Since The Feminine Mistake came out, I have followed the lives of many of the women I wrote about, and their stories haunt me. . . . Most of the women who looked for work couldn’t find it, and those who did were shocked at how little they could earn. One high-powered woman had opted out of her career for a short time but started trying to get back in when her husband left her for a younger woman. Despite years of effort, she has never succeeded. She finally found a teaching job that pays one-eighth of what she was earning twenty years ago. Her ex-husband has long failed to pay the child support he owes her, a six-figure sum she is now trying to chase down with expensive legal help. She has a lot of company; nearly 70 percent of child support cases in this country have arrears owed to the custodial parents, who are overwhelmingly female—one of several reasons why men’s standard of living rises after divorce while that of women and children typically plummets.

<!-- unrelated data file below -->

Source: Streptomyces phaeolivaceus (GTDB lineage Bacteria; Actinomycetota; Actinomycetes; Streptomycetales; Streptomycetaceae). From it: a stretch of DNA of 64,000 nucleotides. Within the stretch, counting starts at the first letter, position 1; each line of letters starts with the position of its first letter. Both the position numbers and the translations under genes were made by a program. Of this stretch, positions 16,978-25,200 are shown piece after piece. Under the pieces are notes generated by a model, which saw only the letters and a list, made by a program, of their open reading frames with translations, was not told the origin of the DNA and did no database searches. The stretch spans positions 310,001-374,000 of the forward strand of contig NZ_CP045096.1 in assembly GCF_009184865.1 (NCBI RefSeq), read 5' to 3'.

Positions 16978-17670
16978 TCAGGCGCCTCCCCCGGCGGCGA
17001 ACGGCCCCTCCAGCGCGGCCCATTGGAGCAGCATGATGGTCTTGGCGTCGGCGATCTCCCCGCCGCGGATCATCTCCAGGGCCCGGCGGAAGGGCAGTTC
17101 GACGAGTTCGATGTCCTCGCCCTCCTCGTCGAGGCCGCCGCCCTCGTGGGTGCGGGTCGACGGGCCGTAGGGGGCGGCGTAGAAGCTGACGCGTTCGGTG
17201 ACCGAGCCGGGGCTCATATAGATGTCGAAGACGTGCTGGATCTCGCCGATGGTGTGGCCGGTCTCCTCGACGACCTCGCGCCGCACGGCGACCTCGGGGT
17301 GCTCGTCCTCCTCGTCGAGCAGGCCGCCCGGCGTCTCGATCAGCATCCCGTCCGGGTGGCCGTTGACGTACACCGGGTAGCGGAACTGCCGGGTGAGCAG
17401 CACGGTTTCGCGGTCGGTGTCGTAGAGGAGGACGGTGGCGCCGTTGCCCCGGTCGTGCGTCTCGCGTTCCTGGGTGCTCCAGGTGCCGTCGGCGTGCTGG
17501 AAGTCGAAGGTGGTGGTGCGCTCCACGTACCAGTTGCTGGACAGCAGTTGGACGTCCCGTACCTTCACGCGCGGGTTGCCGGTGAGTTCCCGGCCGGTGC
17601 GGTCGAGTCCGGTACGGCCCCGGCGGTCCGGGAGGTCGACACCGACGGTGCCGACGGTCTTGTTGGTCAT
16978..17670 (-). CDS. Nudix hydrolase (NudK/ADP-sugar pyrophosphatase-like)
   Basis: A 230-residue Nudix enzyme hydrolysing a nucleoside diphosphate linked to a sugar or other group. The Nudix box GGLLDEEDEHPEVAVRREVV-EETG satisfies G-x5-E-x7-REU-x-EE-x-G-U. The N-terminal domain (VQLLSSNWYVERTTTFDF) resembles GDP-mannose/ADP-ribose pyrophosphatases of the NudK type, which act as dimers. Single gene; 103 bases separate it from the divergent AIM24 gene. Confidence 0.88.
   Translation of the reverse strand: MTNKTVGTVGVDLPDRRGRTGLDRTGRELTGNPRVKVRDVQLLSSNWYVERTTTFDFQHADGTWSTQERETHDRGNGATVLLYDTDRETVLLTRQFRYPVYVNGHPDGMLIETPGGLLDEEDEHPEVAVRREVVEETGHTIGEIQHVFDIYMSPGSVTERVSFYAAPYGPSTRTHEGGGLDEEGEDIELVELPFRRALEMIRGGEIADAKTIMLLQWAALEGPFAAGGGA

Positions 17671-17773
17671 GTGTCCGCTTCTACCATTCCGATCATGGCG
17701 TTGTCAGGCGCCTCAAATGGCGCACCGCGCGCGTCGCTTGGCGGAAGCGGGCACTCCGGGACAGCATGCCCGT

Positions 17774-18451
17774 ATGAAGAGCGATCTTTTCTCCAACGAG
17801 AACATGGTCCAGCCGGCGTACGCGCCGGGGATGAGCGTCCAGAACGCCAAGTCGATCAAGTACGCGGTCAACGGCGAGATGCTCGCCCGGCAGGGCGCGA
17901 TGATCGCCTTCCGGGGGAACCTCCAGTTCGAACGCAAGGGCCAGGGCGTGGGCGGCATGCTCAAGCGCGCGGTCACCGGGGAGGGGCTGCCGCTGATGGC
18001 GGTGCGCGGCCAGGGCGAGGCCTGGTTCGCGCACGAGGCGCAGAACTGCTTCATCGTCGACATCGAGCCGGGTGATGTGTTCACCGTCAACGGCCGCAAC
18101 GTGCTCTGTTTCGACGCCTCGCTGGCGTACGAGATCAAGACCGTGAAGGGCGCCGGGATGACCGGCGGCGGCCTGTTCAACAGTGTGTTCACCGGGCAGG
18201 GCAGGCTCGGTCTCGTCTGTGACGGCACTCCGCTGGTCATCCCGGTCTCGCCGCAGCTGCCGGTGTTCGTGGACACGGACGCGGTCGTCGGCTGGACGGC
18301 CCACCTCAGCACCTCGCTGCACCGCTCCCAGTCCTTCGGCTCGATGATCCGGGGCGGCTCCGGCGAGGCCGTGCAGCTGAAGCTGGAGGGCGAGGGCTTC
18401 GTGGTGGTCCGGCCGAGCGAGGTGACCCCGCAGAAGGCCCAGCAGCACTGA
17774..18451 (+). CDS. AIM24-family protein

Memento poverty, my friends. Now, why doesn’t The New York Times report more on those fun facts and figures? Something to do with the old prejudice for the man-bites-dog over the dog-bites-man story, perhaps? That’s what all of that “opt-out” crap seemed like to me–about as realistic for most women as all of those Fendi bags and Tiffanys jewelry that are advertised each Sunday in the NYT. (A girl can dream, can’t she?) “Wife and Mother Schleps to Work, Returns Home Each Day” just doesn’t hold the same fascination as “Successful Woman Throws in the Towel at Work to Wipe Noses At Home,” does it?